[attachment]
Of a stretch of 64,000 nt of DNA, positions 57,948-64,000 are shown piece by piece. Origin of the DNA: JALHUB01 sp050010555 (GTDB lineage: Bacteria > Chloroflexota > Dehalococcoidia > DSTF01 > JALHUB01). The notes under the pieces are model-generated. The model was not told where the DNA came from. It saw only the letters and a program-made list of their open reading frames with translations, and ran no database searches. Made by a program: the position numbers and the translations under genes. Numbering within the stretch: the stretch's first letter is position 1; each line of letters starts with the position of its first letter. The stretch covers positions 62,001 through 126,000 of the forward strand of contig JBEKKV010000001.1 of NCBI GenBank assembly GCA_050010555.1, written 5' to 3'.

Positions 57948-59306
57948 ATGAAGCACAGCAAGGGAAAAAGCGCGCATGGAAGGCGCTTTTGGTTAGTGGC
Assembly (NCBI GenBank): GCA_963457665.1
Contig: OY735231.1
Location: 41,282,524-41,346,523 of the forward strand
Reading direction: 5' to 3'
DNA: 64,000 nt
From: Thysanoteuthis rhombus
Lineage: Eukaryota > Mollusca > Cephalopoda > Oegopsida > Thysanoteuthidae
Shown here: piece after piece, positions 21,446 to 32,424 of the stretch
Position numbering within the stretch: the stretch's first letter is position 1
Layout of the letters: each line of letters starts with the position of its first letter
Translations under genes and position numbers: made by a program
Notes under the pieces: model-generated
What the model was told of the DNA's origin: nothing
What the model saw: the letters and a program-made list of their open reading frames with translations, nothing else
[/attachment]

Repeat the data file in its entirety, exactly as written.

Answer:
Of a stretch of 64,000 nt of DNA, positions 57,948-64,000 are shown piece by piece. Origin of the DNA: JALHUB01 sp050010555 (GTDB lineage: Bacteria > Chloroflexota > Dehalococcoidia > DSTF01 > JALHUB01). The notes under the pieces are model-generated. The model was not told where the DNA came from. It saw only the letters and a program-made list of their open reading frames with translations, and ran no database searches. Made by a program: the position numbers and the translations under genes. Numbering within the stretch: the stretch's first letter is position 1; each line of letters starts with the position of its first letter. The stretch covers positions 62,001 through 126,000 of the forward strand of contig JBEKKV010000001.1 of NCBI GenBank assembly GCA_050010555.1, written 5' to 3'.

Positions 57948-59306
57948 ATGAAGCACAGCAAGGGAAAAAGCGCGCATGGAAGGCGCTTTTGGTTAGTGGC
Assembly (NCBI GenBank): GCA_963457665.1
Contig: OY735231.1
Location: 41,282,524-41,346,523 of the forward strand
Reading direction: 5' to 3'
DNA: 64,000 nt
From: Thysanoteuthis rhombus
Lineage: Eukaryota > Mollusca > Cephalopoda > Oegopsida > Thysanoteuthidae
Shown here: piece after piece, positions 21,446 to 32,424 of the stretch
Position numbering within the stretch: the stretch's first letter is position 1
Layout of the letters: each line of letters starts with the position of its first letter
Translations under genes and position numbers: made by a program
Notes under the pieces: model-generated
What the model was told of the DNA's origin: nothing
What the model saw: the letters and a program-made list of their open reading frames with translations, nothing else